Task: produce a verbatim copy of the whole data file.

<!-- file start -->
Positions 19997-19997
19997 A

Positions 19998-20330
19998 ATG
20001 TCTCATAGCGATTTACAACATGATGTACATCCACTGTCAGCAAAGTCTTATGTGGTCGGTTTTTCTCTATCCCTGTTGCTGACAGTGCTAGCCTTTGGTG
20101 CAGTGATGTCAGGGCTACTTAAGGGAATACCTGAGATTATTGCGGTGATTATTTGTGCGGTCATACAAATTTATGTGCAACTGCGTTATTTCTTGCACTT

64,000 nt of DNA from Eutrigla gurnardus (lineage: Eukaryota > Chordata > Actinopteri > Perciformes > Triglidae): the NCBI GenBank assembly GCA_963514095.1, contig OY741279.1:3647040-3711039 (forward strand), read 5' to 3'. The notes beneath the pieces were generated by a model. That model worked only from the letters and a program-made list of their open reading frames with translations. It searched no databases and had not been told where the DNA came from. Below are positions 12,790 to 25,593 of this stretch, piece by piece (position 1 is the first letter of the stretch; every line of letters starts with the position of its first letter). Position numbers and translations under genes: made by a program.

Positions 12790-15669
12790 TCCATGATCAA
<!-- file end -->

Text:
Positions 19997-19997
19997 A

Positions 19998-20330
19998 ATG
20001 TCTCATAGCGATTTACAACATGATGTACATCCACTGTCAGCAAAGTCTTATGTGGTCGGTTTTTCTCTATCCCTGTTGCTGACAGTGCTAGCCTTTGGTG
20101 CAGTGATGTCAGGGCTACTTAAGGGAATACCTGAGATTATTGCGGTGATTATTTGTGCGGTCATACAAATTTATGTGCAACTGCGTTATTTCTTGCACTT

64,000 nt of DNA from Eutrigla gurnardus (lineage: Eukaryota > Chordata > Actinopteri > Perciformes > Triglidae): the NCBI GenBank assembly GCA_963514095.1, contig OY741279.1:3647040-3711039 (forward strand), read 5' to 3'. The notes beneath the pieces were generated by a model. That model worked only from the letters and a program-made list of their open reading frames with translations. It searched no databases and had not been told where the DNA came from. Below are positions 12,790 to 25,593 of this stretch, piece by piece (position 1 is the first letter of the stretch; every line of letters starts with the position of its first letter). Position numbers and translations under genes: made by a program.

Positions 12790-15669
12790 TCCATGATCAA